In April of 2013, Sasha Reed of Building Design + Construction magazine wrote an article on implementing futuristic AEC technologies, like BIM, into general work plans. What stood out specifically was her analysis of how general adoption is preceded by public entities: "When a city or municipality starts talking about standardizing on 'future technologies,' critical mass isn't far behind." When public entities recognize new technologies, it's almost always becoming an industry staple.

Such is the current situation with mapping through light detection and ranging (LiDAR) technology. It's widely accepted as the geospatial and mapping tool for the civil engineers and flood risk managers, but there's a case to be made for using LiDAR in more than two dozen seemingly unrelated industries. In fact, a nationwide LiDAR map would provide enough data to save as much as $13-billion annually.


Why Do We Need It and What Would We Do With It?

The National Research Council found in 2007 that existing elevation data are inadequate to support FEMA's needs. Similarly, in 2009 the council found topographic data to be the most important factor in determining water surface elevation, base flood elevation, and the extent of flooding - thus the accuracy of flood maps themselves. The council also found that "FEMA should increase collaboration… to acquire high-resolution, high-accuracy topographic data throughout the nation." LiDAR, with a two-foot contour accuracy on most terrain and a one-foot accuracy on flat plains, is the solution.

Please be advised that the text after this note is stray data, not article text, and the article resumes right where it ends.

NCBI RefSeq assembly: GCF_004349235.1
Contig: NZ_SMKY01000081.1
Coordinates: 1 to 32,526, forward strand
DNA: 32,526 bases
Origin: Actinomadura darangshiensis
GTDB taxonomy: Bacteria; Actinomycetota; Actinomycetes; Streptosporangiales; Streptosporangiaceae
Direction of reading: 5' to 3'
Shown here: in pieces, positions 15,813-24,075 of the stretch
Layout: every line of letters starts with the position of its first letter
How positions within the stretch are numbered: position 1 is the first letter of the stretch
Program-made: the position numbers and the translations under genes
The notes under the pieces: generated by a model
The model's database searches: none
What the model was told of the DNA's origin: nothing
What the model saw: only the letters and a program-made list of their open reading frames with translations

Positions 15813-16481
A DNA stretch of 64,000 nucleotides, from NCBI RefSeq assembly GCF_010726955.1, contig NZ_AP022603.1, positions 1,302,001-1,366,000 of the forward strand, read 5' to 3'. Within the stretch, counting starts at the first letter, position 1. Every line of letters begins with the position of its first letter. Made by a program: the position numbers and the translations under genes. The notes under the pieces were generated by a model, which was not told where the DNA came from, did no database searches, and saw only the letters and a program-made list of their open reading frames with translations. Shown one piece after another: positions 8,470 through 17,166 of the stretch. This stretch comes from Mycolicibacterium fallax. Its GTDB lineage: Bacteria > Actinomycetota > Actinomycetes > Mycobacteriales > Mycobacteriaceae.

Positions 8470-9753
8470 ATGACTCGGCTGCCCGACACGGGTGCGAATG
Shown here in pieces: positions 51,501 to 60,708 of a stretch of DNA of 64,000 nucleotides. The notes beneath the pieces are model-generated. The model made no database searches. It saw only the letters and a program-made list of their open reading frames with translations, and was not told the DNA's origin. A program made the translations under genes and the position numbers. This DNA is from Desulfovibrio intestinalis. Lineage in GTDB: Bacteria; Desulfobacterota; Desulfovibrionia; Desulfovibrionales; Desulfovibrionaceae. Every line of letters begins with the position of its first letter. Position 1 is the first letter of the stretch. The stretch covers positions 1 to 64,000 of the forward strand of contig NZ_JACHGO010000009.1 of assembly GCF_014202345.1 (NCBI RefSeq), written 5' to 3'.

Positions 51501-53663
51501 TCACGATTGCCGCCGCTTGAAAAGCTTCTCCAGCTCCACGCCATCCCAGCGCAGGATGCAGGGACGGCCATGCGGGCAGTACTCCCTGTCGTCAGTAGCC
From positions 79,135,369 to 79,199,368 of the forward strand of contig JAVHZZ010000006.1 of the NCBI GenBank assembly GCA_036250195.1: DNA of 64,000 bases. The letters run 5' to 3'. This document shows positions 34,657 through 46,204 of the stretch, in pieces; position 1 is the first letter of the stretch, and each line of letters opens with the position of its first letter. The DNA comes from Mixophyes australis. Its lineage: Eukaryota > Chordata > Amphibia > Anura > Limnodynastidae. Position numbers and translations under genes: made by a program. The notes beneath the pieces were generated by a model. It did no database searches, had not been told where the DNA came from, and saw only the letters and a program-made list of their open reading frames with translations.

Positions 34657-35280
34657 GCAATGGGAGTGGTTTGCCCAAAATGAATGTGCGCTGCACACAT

Now, imagine if the LiDAR map truly encompassed the entire nation. Trillions upon trillions of data points would be available for more than just floodplain analysis, but also to the agriculture, land navigation, geological, and other industries. In fact, a nationwide LiDAR map could provide a 5:1 ROI for the 27 business uses laid out in the National Enhanced Elevation Assessment - a total savings of up to $13 billion annually.


While this graphic outlines the top ten, there are three, in particular, that through adoption could save a collective $10-billion. They are: geologic resource assessments with as much as $1-billion in annual savings, agriculture and precision farming with as much as $2-billion in annual savings, and land navigation and safety with as much as $7-billion in annual savings. In fact, TomTom and other automotive navigation systems have estimated a four-to-12 percent savings in fuel efficiency with the help of more precise maps. To put that into perspective, we as a nation could save a collective $6-billion annually if realizing only a one percent fuel savings from transmission control technology and LiDAR data of changing gradients and curves.

While the estimates presented above are indeed large, they are by no means considered outrageous. By similar measurements, professionals in the geospatial and mapping fields have found conservative savings estimates of over $1-billion annually. So be it as little as $1-billion or as much as $13-billion annually, a nationwide LiDAR map would prove extremely beneficial to a number of other industries - something that decision makers in every industry should consider.